On 28 July 2017, an executive meeting of the State Council outlined a series of measures to further boost foreign direct investment in China. One of the new State Council measures temporarily permits the deferral of dividend withholding tax (WHT), otherwise levied on the distributed profits of a foreign invested enterprise (FIE), where the relevant amounts are reinvested in ‘encouraged’ projects. In this Alert we consider relevant aspects of the new relief for foreign investors.
From 2008 onwards, with the introduction of the new Corporate Income Tax (CIT) Law, FIEs have been obliged to withhold 10% WHT on distributions to foreign investors, unless double taxation agreement (DTA) relief applies. Consequently, the recycling of China profits by foreign investors, into further China investments, involves tax leakage where conducted from overseas. To deal with this, some foreign enterprises have used onshore holding companies to recycle and reinvest China profits without tax leakage, as intra-corporate dividends in China are tax exempt.
Two structuring options have been available in this regard. A special China Holding Company (CHC) regime allows for an onshore holding company to be established, which can use cash equity and debt to make China equity investments. Alternatively, 2012 Ministry of Commerce (MOFCOM) guidance facilitates a foreign enterprise to contribute the equity of existing operating FIEs into a separate holding FIE, to create an onshore holding company. The CHC regime rules demand that the relevant foreign investor has global assets of at least USD400 million and its onshore holding company registered capital of more than USD30 million, limiting its usefulness. The second option, while more accessible for smaller enterprises, also involves certain regulatory challenges.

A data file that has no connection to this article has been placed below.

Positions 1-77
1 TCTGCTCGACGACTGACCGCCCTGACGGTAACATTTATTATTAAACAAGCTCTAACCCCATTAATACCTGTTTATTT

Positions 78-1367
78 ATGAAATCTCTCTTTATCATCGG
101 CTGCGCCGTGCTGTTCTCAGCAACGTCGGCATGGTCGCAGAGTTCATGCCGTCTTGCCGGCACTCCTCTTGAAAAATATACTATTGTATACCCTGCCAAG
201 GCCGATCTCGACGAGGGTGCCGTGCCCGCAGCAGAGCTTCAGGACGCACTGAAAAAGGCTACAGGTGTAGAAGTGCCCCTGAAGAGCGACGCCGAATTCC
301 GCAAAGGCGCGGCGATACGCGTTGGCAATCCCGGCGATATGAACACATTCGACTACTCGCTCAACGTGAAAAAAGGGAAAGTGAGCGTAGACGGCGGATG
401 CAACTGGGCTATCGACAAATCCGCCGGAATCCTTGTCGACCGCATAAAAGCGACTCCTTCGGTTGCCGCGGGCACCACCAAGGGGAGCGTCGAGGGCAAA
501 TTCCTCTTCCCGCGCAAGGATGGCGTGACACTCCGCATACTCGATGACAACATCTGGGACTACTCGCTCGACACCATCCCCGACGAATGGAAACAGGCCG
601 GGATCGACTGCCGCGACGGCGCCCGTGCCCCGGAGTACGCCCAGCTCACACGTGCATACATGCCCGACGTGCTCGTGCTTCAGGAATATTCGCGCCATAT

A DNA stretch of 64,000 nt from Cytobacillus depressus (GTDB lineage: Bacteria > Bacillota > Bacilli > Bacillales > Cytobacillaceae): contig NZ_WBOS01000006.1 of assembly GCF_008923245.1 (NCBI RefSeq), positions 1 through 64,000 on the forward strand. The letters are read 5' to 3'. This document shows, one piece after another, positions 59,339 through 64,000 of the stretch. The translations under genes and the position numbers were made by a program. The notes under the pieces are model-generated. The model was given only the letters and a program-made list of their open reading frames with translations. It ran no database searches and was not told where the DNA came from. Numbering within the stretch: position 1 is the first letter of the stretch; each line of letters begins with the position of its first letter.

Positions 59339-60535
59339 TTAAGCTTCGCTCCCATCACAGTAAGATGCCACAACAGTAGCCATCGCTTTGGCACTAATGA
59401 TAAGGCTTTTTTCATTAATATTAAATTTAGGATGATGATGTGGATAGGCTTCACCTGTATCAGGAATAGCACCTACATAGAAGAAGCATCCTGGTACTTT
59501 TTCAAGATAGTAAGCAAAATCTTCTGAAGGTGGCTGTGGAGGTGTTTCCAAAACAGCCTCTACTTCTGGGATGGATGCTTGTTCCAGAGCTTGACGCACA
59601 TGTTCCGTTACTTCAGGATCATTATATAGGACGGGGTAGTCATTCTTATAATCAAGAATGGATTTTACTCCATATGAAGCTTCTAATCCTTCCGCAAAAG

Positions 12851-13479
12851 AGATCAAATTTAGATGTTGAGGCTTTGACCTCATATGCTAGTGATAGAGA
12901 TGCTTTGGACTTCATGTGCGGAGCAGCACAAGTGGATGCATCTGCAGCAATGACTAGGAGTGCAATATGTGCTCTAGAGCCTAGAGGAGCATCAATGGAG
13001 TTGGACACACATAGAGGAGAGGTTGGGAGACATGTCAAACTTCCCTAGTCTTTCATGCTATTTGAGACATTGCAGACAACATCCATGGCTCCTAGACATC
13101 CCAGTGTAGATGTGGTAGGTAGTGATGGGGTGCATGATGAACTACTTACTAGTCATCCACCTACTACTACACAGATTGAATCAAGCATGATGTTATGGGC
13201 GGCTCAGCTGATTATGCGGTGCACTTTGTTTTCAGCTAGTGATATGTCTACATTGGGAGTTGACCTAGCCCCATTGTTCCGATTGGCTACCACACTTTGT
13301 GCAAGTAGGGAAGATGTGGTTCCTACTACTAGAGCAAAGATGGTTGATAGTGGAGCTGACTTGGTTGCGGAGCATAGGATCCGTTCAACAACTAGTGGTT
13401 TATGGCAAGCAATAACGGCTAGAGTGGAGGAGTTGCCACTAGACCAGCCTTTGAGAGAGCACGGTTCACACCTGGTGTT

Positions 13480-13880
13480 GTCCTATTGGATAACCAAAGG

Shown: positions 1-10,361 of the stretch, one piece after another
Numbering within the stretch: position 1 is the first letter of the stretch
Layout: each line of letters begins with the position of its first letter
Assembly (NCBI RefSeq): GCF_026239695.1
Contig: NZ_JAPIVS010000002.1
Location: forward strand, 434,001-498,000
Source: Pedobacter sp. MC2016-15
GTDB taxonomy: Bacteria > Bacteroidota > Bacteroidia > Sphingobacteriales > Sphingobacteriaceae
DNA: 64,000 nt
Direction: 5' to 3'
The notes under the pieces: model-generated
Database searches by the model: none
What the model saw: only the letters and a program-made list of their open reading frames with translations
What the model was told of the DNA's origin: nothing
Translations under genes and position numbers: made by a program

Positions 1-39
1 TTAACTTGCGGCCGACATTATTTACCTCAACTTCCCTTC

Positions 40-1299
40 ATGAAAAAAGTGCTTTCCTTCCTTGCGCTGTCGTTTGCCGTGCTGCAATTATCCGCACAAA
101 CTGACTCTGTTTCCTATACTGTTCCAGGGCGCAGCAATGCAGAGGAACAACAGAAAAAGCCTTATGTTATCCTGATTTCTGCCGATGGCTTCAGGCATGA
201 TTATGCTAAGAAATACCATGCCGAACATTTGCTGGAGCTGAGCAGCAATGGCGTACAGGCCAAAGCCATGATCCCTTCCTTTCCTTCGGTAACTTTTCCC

As such, the new State Council measure may be very useful and facilitate the use of offshore platforms, such as corporate regional hubs in Hong Kong and Singapore, for China profit consolidation and reinvestment.
It is noted that, at present, a number of uncertainties exist:
Details are anticipated by September 2017, and KPMG China will follow up with further updates on the clarified relief.
Other 28 July State Council meeting measures include:
This is the second in a series of articles, titled “China to boost direct foreign investment”, covering the announced policy changes from the 28 July State Council meeting. Further articles are to follow.
See the first article “Limits on foreign equity stake in Chinese enterprises to be lifted” in this series.